Last week, we held our first online Design Thinking workshop. Our main concern was establishing a positive group energy, which is vital to stimulating creativity. In face-to-face workshops, it is easier to promote this energy through body language, icebreakers and energisers, group work, physical movement, creative materials, and incorporating fun into our approach. In a remote workshop, this is much more challenging. Optimistic as always, we followed the advice of Theodore Roosevelt: “Do what you can, with what you have, where you are.”

The experience was enriching and proved something to us: Creativity does not need to be created through group energy, it is already there in the people you are training.

1. Workshop programme

We prepared the programme as we always do. We produce two versions, one for the participants and one for the trainers. The one for trainers provides guidelines and a list of tasks that we divided between me and Marzena. We found this approach especially important for online sessions as it is not as easy to confer with your co-facilitator. Organising and dividing up tasks in advance was crucial for running a smooth session.

Before the workshop, we also spent couple of hours testing our online tools. We tried out Zoom and its different features. This, again, proved important to prevent technical glitches that could interfere with our participants’ experience of the workshop, and to put our own minds at ease!

During the workshop, we were strict about time keeping. With online sessions, participants are stuck in front of their computers for an extended period. Delays and time wastage are therefore more frustrating. They can’t chat with the person beside them or get up and move around. It’s important, therefore, to streamline your approach to ensure that your workshop is concise and keeps participants engaged.

2. Energisers

We love to energise people. In our usual workshops, we incorporate a variety of activities that encourage people to exercise, play, have fun or just breathe mindfully. The energiser we use depends on the group and their needs. Online workshops are a different story, but they are still fundamentally about engaging people and giving them to chance to have a good time. For this workshop, we asked each participant to demonstrate an exercise that the whole group then had to copy. We were doing squats, jumping jacks, stretching, and yoga poses 😊

As we were using Zoom, we could also use polls, which are an excellent energising tool. It allows for instant group feedback to questions. For energisers, fun or silly questions are encouraged! We asked our group about their favourite morning beverage.

3. Online creative tools

We were able to run the whole Design Thinking workshop using completely free online tools. Our “Empathy Phase” utilised Google Docs. Participants were divided into two groups and used a Google Doc to work together and prepare a mood board for their imagined end user.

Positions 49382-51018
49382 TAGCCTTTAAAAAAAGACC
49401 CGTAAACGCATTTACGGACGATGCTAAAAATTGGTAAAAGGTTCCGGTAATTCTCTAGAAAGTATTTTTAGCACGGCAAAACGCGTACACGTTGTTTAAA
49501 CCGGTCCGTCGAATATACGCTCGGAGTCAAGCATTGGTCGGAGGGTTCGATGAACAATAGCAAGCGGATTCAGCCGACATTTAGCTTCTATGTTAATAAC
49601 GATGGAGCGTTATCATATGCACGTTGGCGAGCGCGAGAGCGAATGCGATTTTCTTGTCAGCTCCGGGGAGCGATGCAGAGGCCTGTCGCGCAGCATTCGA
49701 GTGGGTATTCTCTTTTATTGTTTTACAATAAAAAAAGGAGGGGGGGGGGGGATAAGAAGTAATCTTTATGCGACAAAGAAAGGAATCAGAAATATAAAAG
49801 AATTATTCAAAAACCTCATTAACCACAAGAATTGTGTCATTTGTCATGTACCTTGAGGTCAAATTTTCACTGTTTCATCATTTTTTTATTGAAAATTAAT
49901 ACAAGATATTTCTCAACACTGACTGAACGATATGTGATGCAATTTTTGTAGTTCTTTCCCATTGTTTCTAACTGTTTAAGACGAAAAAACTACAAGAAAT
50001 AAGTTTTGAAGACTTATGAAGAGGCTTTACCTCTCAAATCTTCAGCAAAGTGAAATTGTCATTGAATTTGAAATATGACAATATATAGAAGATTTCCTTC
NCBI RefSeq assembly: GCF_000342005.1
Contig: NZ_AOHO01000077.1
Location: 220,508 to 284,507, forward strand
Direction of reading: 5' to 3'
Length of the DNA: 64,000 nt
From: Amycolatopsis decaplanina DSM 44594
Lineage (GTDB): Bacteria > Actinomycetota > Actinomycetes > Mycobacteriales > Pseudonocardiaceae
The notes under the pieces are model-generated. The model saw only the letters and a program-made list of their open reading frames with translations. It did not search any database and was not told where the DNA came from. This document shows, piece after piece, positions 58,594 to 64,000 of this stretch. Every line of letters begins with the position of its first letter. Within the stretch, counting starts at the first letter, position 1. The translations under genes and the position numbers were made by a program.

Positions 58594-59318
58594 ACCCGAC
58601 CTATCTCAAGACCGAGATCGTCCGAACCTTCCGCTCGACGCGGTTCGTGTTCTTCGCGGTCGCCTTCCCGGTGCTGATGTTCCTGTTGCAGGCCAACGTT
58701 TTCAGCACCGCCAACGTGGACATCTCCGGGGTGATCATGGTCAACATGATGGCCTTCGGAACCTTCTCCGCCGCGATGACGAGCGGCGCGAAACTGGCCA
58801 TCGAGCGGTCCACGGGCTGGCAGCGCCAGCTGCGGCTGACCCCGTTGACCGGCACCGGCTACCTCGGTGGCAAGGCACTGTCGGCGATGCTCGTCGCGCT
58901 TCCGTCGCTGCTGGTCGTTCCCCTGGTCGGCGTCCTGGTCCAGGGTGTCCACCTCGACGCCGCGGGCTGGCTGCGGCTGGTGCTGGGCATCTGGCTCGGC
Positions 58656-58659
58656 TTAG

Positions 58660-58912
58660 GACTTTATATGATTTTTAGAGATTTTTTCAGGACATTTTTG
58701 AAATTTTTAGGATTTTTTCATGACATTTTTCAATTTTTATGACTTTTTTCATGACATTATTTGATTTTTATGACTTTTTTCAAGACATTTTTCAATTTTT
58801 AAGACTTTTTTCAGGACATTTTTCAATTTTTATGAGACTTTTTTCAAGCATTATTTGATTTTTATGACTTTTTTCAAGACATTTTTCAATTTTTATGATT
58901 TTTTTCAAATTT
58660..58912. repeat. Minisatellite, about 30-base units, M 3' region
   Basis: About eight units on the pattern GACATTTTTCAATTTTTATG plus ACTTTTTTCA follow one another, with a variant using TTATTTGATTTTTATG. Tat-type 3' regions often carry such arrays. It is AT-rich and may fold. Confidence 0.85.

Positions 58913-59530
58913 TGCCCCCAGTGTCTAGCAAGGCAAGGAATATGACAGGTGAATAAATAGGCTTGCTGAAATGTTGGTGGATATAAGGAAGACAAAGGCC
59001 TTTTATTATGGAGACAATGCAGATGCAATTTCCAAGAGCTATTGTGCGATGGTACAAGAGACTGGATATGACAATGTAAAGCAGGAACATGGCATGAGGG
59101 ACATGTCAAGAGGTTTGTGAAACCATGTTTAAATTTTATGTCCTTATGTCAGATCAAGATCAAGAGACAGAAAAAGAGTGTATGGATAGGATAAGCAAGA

For brainstorming, we used Google Jamboard, which is a recent discovery for us that we also use during our M-Powered creative team meetings.

4. Empowering Design Thinking Cases

In an online workshop environment, it is much more difficult to manage the energy of the group and sense their level of engagement than it is in a face-to-face session. Therefore, you need to try different methods to sustain group engagement.

We decided to use some theatrics to keep the group entertained! Let me introduce our Design Thinking personas: Gośka, a liberated woman and passionate customer of online dating services, and Naomi, an eccentric travel and cat enthusiast.

Gośka and Naomi

We used these personas as fictional end users for whom our group had to develop creative solutions using the Design Thinking Method. It was amazing to see how well they empathised with these characters, and how motivated they were to design an innovative product or service for them. This approach proved to be fun and effective, kept our participants engaged, and fully demonstrated the Design Thinking Method with Gośka and Naomi serving as excellent examples of “extreme users”.

After the course, we felt that we had uncovered a new world for our business. We will always enjoy and value meeting people face-to-face and bringing them to beautiful places where they can learn, rejuvenate themselves, and connect with nature. However, online learning can be just as impactful, offers the opportunity to connect with people in new and creative ways, and – importantly – helps us to navigate crises like this pandemic.

You can learn more about incorporating creativity into your work in our previous blogs here and here.

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